The hips support the weight of your body when you are standing, sitting, or moving, and they allow your legs to move into a variety of positions. When all the bones, tendons, ligaments, and cartilage in your hip work harmoniously, they allow your body to move at its highest capacity.
Hip pain and hip problems are common complaints among young adults. In the young adult population, many cases of hip pain (such as labral tears) may be caused by sports-related injuries or everyday activities. Yet another lesser-known cause may be a structural abnormality known as hip dysplasia, a condition that has been diagnosed more frequently over the years in the young adult population.
What is hip dysplasia?
“For a young adult with hip dysplasia, the hip is not formed completely correctly. The hip socket and ball portion of the upper thighbone might not be completely concentric and could subsequently cause a pinch in the hip,” said Dr. Matthew Goldman, an orthopaedic surgeon at Baldwin Bone and Joint who is an expert on the hip.
Dr. Goldman indicated that hip dysplasia is a much more common cause of hip pain than the medical community once thought. “Nowadays, it is being diagnosed more frequently in young adults who are in their teens and twenties.”
Why would this be the case? Although hip dysplasia is a congenital condition (present at birth) that is routinely screened for, some cases are not detected at the time or are so mild that it is left untreated until they become a noticeable hip problem, according to the American Academy of Orthopaedic Surgeons.
What are the symptoms of hip dysplasia?
Some patients do not even experience any symptoms until they reach young adulthood. Young adults with mild cases may simply have a femur bone that is loose in the socket while others with a more severe condition may have a femoral head that’s completely dislocated out of the socket. They may experience pain in the groin area, with that pain even radiating to the outside of the hip, growing in intensity as it progresses. Over time, the wearing down of the cartilage in the hip area could lead to early osteoarthritis (AAOS).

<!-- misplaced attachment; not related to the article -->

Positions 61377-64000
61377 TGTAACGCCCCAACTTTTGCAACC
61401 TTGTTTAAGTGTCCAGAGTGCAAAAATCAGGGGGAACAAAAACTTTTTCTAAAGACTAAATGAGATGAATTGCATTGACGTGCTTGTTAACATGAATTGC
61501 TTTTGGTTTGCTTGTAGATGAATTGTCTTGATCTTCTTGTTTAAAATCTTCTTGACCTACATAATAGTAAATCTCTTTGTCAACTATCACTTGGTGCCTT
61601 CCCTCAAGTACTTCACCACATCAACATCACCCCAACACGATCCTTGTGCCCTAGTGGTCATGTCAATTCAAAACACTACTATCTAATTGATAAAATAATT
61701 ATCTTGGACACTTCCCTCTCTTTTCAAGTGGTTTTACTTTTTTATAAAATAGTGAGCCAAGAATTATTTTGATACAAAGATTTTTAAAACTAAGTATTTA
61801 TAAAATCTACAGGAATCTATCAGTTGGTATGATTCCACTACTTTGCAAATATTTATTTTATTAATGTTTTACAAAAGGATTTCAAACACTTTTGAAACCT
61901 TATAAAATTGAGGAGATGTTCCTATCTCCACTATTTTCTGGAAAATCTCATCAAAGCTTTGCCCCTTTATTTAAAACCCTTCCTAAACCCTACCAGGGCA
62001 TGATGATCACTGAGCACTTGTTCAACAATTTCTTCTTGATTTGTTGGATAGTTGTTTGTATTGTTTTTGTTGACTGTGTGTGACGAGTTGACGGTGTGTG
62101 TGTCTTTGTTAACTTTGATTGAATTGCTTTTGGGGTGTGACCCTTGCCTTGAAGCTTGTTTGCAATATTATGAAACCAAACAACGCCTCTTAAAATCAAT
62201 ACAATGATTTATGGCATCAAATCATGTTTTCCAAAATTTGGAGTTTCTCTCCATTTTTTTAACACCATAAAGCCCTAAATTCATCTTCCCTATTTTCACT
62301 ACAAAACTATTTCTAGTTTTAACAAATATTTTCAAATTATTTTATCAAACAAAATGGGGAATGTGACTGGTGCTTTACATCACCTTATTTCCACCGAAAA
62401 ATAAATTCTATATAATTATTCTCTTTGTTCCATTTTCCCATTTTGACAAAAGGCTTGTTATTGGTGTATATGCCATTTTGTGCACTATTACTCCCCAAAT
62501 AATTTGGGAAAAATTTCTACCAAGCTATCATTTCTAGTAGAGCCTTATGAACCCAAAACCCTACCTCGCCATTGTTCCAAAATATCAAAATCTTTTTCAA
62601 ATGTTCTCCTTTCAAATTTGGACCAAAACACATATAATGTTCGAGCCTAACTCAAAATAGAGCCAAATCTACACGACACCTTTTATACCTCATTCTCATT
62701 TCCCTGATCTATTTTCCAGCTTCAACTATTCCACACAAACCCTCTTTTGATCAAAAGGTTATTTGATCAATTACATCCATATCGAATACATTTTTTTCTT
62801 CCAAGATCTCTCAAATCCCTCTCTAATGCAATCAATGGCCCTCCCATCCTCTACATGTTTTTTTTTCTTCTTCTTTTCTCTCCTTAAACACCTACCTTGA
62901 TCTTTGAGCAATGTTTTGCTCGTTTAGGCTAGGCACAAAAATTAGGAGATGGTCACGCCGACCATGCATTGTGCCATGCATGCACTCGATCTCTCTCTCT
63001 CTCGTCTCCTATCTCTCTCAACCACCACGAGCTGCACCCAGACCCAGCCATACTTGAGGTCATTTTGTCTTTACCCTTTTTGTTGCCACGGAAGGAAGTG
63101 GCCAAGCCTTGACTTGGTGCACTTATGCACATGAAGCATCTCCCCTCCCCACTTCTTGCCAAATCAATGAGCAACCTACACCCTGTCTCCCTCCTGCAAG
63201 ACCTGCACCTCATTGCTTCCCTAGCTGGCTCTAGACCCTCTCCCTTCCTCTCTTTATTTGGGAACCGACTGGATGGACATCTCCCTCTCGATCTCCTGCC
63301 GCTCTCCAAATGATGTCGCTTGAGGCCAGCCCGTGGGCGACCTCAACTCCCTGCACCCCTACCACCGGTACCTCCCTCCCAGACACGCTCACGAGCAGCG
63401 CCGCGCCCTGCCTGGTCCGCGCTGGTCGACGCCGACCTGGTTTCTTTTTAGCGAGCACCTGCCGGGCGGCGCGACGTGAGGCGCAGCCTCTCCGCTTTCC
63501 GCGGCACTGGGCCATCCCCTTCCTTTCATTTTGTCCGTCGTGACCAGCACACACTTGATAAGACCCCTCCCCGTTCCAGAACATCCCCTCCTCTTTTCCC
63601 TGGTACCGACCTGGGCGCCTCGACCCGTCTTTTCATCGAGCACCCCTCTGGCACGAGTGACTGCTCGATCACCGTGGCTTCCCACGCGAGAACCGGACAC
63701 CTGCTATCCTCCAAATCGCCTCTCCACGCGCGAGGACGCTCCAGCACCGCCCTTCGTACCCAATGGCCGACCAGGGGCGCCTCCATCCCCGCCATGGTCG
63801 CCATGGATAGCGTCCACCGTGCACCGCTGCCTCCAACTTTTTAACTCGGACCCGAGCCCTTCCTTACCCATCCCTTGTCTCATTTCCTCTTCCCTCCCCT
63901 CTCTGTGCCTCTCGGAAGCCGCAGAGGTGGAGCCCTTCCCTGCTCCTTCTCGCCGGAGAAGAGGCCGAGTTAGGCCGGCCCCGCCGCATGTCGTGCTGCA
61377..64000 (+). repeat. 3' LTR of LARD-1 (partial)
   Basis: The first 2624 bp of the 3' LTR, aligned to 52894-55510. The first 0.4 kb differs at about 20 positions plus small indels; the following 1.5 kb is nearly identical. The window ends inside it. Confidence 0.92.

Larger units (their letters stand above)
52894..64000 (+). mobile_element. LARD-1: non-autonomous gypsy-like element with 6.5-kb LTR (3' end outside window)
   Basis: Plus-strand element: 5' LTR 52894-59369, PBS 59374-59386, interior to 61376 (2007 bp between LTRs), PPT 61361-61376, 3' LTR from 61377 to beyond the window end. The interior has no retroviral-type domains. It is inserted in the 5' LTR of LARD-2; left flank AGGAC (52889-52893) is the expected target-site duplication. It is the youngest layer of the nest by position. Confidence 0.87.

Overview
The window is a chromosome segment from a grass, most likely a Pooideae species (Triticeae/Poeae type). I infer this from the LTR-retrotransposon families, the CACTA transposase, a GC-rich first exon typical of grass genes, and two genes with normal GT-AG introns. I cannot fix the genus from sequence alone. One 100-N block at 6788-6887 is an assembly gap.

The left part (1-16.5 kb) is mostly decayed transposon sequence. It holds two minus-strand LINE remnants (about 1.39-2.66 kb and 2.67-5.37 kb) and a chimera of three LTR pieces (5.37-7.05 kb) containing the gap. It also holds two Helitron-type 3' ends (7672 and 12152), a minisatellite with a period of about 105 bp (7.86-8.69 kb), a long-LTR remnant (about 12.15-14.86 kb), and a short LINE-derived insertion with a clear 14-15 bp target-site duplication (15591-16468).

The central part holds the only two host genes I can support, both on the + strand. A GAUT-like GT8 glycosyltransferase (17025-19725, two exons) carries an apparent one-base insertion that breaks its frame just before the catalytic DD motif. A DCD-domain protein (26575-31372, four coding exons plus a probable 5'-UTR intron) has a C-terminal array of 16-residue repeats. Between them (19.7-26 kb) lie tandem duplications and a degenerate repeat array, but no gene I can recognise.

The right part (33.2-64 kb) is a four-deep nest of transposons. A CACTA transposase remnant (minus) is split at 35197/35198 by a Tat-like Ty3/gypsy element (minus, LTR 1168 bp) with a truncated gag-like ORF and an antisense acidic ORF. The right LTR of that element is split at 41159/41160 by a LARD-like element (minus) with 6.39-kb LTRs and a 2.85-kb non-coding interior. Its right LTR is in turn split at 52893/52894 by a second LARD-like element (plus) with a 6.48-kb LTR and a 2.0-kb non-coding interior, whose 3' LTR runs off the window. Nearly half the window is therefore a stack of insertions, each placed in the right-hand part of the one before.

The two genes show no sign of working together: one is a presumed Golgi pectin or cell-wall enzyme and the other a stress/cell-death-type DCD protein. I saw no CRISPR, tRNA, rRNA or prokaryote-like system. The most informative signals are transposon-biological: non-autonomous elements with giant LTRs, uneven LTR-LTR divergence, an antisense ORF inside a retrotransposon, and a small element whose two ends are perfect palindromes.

What are the recommended treatments for hip dysplasia?
Medications and Injections – Nonsteroidal anti-inflammatory drugs including ibuprofen, naproxen, and aspirin can decrease inflammation and allow the body to recover. This is sometimes recommended as a long-lasting treatment but can also give the body some relief before surgical intervention is necessary. A cortisone injection can also be delivered directly to the joints to decrease inflammation and provide temporary relief.
Surgical treatments – In an osteotomy procedure, the orthopaedic surgeon will reshape and reorient the part of the hip that is not aligned correctly into a more normal position. To repair torn cartilage, your physician may also use arthroscopy, a surgical technique in which the surgeon uses a small camera that shows the anatomy to guide them while carrying out the procedure with miniature surgical instruments.
A member of the American Academy of Orthopaedic Surgeons, Dr. Matthew Goldman is an expert on treating hip pain and other conditions of the musculoskeletal system.
If you are experiencing hip problems, don’t wait too long to find out if you have a medical condition that requires the help of specialists. Call (251) 625-2663 to schedule a medical consultation with Dr. Matthew Goldman or another expert at Baldwin Bone and Joint.